ROUNDUP - Residents in Roundup are expressing concern following news thatthree workers were seriously injured after an underground collapse at the Signal Peak Energy mine.
"Just keep prayers for the family, that has gotten hurt. That's all we could ask for," said Armon Fox, whose son-in-law has two brothers who work at the mine.
It all happened around 8:30 p.m. Tuesday, when the three miners suddenly became trapped.
The collapse happened in a section of the mine near the end of what is known as the "long wall"— an active part of the mine where operations take place.
The county agency said federal authorities are investigating the incident.
One went to the hospital by helicopter, one by ambulance, and one drove on his own.
And all three were brought out by the company's mine rescue team.
The three men were about a mile into the long wall mine, when a boulder came loose.
Two men had been taken out of the mine and it took about half an hour to help the third man, who was conscious during the extrication.
"He was the last one out," said Justin Russell, Musselshell County disaster & emergency services (DES) director. "As it was reported to us, he had one of his legs was still pinned under a rock, so the extrication team had to get the rock off of his leg to get them onto the backboard and transported."
Russell called this a freak accident and said the men were fortunate.
"No air was cut off," Russell said. "It wasn't a total collapse. It was just a section, again not sure the exact size but just a small section came down in the area where these miners were working."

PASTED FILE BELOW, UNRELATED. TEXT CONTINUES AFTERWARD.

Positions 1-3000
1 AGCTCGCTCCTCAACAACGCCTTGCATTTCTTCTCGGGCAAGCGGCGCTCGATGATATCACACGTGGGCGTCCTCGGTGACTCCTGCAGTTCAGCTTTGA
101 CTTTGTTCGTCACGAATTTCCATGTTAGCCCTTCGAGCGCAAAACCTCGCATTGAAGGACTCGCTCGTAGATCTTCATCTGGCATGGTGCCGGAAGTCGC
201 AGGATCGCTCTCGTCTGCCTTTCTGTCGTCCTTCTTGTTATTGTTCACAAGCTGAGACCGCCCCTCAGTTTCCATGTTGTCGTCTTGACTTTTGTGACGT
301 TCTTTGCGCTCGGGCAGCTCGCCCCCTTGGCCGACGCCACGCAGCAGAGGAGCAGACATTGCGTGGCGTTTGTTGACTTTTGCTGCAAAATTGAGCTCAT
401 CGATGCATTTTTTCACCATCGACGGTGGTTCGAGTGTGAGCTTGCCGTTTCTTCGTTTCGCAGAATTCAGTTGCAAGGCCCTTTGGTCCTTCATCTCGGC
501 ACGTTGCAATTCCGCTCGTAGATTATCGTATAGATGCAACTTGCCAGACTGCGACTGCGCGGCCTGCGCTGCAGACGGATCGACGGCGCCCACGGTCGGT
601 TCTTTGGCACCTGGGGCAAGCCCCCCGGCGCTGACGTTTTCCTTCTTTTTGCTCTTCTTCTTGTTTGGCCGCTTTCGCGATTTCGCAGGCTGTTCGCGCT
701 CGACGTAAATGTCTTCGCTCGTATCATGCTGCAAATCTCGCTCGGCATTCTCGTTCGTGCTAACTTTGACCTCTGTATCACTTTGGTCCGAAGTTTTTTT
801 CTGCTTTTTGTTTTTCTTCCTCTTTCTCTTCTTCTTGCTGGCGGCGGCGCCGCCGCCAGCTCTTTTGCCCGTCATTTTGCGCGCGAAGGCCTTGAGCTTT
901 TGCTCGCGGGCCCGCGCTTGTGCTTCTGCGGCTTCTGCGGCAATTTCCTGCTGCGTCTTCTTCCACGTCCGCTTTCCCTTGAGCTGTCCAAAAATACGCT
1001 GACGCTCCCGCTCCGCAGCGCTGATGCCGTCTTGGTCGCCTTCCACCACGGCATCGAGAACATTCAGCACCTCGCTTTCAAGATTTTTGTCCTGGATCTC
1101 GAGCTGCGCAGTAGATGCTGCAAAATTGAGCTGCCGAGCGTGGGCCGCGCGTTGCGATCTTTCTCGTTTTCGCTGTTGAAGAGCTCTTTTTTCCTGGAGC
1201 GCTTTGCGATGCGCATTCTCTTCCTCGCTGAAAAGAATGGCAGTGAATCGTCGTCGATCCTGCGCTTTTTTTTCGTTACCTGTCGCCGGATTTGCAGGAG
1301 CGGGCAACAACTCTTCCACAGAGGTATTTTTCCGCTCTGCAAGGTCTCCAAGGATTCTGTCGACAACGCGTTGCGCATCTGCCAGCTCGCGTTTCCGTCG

Many in Roundup have concerns for the safety of their relatives or friends working at the mine.
"My first thought was maybe my brother was in there or my brother-in-law," said Ryan Bruner.
Bruner worked at the mine about 15 years ago and says safety is emphasized.
"I like to think of it like a parking garage," Bruner said. "It's all underground and it's complete darkness with your little lamp on. That's the only light you have. But you know, it was pretty spacious and you felt safe enough. You have to keep your mind on your job, but you have to watch what you're doing at all times."
"Well I hope everybody's safe but that work at the mine or any place for that matter," Fox said. "Safety's always number one."
And they say it's a tight-knit community supporting miners in Roundup.
"When somebody has something happen a family or a loved one everyone kind of gets together and helps in any way they can with you know, prayers and you know, helping the family," Bruner said.
Officials at Signal Peak have not commented on the incident.